Last week, 175 countries signed onto a global agreement to significantly reduce carbon emissions in the face of the threat of climate change. Many of those same countries—particularly India, China, and Nigeria—are simultaneously experiencing major urbanization trends that will move billions of people into cities over the next several decades. In fact, according to the United Nations, approximately 2.5 billion people will likely join the world’s urban population by 2050, almost entirely in Asia and Africa. By that time, two-thirds of the world’s population is projected to be living in urban areas, according to the United Nations.
The batteries developed for the high demands of all-electric Mercedes-Benz cars are finding a new application as in-home energy storage units. Sound familiar? Yeah, it’s a lot like the Tesla Powerwall.
Mercedes-Benz parent company Daimler AG announced that the storage units are being manufactured by its subsidiary Deutsche ACCUMOTIVE (Daimler has a real love of all caps). The batteries are being sold, installed and supported by partners like utility and solar tech companies. That makes sense, because the storage units are usually installed along with solar panels. The units are already available in Germany, and Mercedes says it will be expanding the program internationally.
HONOLULU (AP) – Hawaii has the highest rate of residents using solar panels in the nation, and lawmakers want to extend the state’s leadership role by offering incentives or rebates to those who buy batteries to store their renewable energy.
It’s an issue that’s important to residents of the island state, which has the highest electricity costs in the nation. The state’s largest utility proposed charging different rates for customers at peak times, such as night, when electricity costs are highest.
A new study published by the Massachusetts Institute of Technology says renewable energy sources will be unable to compete with conventional energy without government support or high taxes on fossil fuels for at least a decade.
The authors also conclude renewable energy may always need government assistance to stay in business.
The Intertubes have been buzzing with news that a research team based at UC-Irvine has created a new type of energy storage device that can last for more than 100,000 charges. For all practical purposes, that counts as an infinite battery. Under real life conditions, such a battery would most likely outlive the device it powers, and it might even outlive the owner of the device as well.
The new battery is still in the early research stage, but if it pans out, it would have a significant impact on lifecycle and supply chain issues for the ballooning number of smart phones, electric vehicles, energy storage products, and countless other battery powered devices inhabiting the Earth.
According to a new report from GTM Research and SoliChamba Consulting, 58 gigawatts of monitored PV will be added to the world’s total in 2016, bringing the cumulative PV monitoring market to 242 gigawatts. In addition to a growing installation base, the PV monitoring landscape is undergoing tremendous change as it integrates into the broader PV software ecosystem, deals with additional regulatory and cybersecurity requirements, and faces challengers from the energy management market.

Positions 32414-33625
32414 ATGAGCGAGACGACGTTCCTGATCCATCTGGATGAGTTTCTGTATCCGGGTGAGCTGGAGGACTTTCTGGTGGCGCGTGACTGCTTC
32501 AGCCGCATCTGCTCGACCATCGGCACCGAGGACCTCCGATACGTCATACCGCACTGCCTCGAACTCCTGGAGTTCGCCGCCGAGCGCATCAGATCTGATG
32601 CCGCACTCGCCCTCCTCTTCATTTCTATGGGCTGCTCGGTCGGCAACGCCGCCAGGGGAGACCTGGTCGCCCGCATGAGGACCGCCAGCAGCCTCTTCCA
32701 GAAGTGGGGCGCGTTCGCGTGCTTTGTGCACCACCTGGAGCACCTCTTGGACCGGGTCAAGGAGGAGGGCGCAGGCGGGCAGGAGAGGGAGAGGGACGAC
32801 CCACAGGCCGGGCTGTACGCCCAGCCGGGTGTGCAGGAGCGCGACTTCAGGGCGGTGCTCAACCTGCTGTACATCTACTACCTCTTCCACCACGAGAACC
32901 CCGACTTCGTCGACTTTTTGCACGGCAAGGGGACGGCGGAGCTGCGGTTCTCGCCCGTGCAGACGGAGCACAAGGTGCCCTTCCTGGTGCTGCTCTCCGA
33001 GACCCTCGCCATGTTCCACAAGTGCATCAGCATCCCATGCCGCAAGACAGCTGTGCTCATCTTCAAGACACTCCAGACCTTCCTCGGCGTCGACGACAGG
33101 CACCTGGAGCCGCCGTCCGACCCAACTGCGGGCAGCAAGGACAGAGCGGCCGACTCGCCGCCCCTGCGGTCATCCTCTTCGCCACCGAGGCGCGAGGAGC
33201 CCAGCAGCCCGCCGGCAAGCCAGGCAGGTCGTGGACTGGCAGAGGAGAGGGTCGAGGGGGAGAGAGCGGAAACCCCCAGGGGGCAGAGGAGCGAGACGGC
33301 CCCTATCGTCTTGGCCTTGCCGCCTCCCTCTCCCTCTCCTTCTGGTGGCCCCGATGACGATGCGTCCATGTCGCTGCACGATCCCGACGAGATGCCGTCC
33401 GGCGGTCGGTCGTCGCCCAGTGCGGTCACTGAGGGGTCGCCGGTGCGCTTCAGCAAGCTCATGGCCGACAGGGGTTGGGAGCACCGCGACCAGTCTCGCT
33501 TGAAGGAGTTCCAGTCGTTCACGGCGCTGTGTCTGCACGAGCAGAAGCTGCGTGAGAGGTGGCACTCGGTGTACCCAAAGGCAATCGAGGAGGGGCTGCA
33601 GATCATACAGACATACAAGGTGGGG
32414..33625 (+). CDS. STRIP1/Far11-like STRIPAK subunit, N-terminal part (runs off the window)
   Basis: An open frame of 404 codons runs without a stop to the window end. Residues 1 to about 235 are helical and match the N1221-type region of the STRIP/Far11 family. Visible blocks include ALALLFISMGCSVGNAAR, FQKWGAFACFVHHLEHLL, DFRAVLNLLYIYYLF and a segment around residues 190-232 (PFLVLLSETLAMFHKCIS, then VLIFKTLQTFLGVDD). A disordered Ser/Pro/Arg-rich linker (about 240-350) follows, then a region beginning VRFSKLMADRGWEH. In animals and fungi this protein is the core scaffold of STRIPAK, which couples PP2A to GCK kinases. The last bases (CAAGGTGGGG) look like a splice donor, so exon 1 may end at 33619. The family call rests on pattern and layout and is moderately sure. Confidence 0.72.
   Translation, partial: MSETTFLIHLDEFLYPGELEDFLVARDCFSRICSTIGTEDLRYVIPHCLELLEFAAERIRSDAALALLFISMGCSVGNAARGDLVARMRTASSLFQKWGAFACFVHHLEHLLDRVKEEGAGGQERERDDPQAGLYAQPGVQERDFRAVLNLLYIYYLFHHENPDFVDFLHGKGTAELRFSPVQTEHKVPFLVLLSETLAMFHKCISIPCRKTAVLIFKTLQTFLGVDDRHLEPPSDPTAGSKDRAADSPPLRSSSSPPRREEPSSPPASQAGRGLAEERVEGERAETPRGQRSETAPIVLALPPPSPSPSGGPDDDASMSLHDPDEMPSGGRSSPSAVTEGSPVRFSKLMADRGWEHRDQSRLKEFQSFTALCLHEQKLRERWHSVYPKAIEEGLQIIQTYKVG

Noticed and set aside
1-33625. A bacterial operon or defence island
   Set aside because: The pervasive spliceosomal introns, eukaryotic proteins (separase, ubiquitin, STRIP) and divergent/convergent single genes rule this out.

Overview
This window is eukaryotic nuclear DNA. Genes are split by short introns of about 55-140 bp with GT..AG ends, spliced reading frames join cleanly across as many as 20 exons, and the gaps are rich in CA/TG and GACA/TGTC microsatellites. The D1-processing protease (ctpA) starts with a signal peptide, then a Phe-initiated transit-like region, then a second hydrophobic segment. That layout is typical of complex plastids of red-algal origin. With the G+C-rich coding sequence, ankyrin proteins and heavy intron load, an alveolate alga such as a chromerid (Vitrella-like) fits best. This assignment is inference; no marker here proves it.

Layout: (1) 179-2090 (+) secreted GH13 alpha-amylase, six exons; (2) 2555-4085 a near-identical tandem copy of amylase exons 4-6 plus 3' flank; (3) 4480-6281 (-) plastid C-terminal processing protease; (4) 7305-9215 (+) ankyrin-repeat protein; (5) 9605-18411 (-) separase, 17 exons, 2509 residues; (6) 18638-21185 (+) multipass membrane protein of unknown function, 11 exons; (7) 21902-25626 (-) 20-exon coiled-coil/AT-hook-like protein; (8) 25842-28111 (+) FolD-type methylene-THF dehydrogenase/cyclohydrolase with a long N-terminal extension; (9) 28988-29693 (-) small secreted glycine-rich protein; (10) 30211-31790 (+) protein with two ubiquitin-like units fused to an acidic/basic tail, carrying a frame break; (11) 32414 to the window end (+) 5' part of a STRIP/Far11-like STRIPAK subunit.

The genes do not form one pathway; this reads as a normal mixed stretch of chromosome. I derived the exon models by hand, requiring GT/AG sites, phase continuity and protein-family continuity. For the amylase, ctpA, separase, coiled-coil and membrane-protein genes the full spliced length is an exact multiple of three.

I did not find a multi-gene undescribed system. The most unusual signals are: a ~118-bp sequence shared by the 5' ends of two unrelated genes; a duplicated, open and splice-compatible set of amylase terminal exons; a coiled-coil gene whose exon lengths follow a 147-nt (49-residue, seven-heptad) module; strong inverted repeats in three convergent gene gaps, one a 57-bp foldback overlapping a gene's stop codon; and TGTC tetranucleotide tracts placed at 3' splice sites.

Now in its fourth edition, the report, Global PV Monitoring 2016-2020: Markets, Trends, and Leading Players, is the industry’s most comprehensive analysis of the global PV monitoring market.
In order to meet emission reduction targets, the challenge to engineers to develop clean, reliable energy technologies has never been so pressing. With the global potential for grid energy storage by 2017 expected to account for 185GWh (52GW) of capacity, renewable energy technologies such as wind and solar power both offer potential solutions but the unresolved issue has always been consistency of supply and how to store power generated for use at a later date.
One energy storage solution that has come to the fore is Liquid Air Energy Storage (LAES), which uses liquid air to create an innovative energy reserve that delivers large scale, long duration energy storage.
Many recent big technological advances in computing, communications, energy and biology have relied on very small materials, nanoparticles, with dimensions less than 1/1,000th the thickness of a sheet of paper. However, it can be hard to determine the best nanomaterials for these applications because observing nanoparticles in action requires high spatial resolution in “messy,” dynamic environments.
In a recent step in this direction, a team of Stanford engineers has obtained a first look inside phase-changing nanoparticles, elucidating how their shape and crystallinity – the arrangement of atoms within the crystal – can have dramatic effects on their performance.
RES Distributed, a wholly owned subsidiary of Renewable Energy Systems (RES), a leader in the development, engineering, construction, and operation of wind, solar, transmission, and energy storage projects across the globe, is pleased to announce an agreement with Pedernales Electric Cooperative (PEC) to develop, construct and manage a 15 MW distributed portfolio of solar photovoltaic (PV) projects in the Texas Hill Country. PEC, established in 1938, is one of the largest member-owned electric cooperatives in the United States and is headquartered in Johnson City, TX.
The Pedernales Electric Community Solar Project will consist of fifteen sites across PEC’s service territory with each site hosting up to 998 kW solar array. Construction of the facilities will begin later this year and is scheduled to be completed in 2017.